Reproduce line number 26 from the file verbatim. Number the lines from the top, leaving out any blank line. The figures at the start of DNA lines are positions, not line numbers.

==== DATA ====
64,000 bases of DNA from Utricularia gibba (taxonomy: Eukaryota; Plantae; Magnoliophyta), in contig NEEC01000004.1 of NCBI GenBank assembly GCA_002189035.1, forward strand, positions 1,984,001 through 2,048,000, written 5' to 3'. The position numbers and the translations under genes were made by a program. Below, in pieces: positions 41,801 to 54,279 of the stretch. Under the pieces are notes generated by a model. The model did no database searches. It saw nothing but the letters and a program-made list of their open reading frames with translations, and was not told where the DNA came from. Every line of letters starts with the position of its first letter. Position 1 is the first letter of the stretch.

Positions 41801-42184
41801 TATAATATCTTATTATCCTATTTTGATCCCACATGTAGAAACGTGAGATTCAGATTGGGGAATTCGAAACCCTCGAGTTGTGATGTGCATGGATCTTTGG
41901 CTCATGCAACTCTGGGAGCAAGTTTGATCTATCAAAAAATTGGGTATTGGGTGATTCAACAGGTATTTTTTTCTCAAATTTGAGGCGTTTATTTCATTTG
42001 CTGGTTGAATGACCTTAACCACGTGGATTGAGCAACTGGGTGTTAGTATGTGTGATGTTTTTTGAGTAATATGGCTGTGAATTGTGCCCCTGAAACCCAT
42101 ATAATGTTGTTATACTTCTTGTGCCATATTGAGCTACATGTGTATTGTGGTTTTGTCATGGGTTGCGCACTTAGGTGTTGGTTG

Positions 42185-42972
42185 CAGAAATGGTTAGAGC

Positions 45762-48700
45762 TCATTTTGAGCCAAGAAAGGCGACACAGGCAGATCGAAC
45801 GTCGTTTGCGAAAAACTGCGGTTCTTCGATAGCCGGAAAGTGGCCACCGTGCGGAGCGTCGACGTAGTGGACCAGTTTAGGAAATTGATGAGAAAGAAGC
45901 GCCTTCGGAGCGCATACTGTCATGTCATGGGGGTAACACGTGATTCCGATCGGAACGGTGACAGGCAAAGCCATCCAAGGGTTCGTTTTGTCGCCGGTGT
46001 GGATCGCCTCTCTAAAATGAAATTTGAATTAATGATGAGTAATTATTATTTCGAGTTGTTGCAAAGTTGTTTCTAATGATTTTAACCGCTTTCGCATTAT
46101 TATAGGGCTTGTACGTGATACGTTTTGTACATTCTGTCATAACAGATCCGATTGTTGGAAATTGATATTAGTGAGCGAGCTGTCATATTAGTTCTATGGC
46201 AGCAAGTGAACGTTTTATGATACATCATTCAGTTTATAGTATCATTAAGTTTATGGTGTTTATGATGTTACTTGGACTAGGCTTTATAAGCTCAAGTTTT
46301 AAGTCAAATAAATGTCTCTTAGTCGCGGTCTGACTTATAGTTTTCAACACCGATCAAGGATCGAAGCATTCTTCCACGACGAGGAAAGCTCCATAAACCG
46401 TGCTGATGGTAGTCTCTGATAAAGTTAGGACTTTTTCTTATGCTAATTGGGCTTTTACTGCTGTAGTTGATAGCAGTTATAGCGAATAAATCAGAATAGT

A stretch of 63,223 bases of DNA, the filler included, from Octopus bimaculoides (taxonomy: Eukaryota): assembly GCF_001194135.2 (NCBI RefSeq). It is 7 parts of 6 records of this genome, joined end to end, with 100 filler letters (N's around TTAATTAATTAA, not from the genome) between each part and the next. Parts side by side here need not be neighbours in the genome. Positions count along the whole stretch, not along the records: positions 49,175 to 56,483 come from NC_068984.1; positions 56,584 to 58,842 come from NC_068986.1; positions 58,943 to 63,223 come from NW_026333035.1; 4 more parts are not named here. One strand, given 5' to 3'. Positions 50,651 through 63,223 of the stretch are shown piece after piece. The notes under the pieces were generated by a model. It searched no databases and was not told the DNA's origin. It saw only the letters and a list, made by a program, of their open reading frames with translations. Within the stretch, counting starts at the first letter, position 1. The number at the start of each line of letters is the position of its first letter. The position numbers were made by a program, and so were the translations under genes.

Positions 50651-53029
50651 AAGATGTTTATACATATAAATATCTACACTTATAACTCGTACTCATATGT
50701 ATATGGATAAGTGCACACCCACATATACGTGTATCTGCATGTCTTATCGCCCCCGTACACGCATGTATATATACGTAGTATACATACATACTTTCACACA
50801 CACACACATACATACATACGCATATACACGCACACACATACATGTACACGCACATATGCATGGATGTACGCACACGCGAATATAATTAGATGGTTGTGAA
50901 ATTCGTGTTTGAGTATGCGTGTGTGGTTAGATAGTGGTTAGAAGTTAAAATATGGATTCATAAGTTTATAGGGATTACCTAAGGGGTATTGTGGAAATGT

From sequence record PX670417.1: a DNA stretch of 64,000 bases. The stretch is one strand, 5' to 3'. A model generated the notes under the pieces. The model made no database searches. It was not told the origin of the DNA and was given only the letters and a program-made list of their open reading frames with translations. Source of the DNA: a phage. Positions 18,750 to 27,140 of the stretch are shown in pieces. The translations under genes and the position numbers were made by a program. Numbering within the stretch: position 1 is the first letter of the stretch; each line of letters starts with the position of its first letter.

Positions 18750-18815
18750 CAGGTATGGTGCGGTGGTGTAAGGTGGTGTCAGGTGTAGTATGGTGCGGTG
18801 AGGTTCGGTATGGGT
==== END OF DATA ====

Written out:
18750 CAGGTATGGTGCGGTGGTGTAAGGTGGTGTCAGGTGTAGTATGGTGCGGTG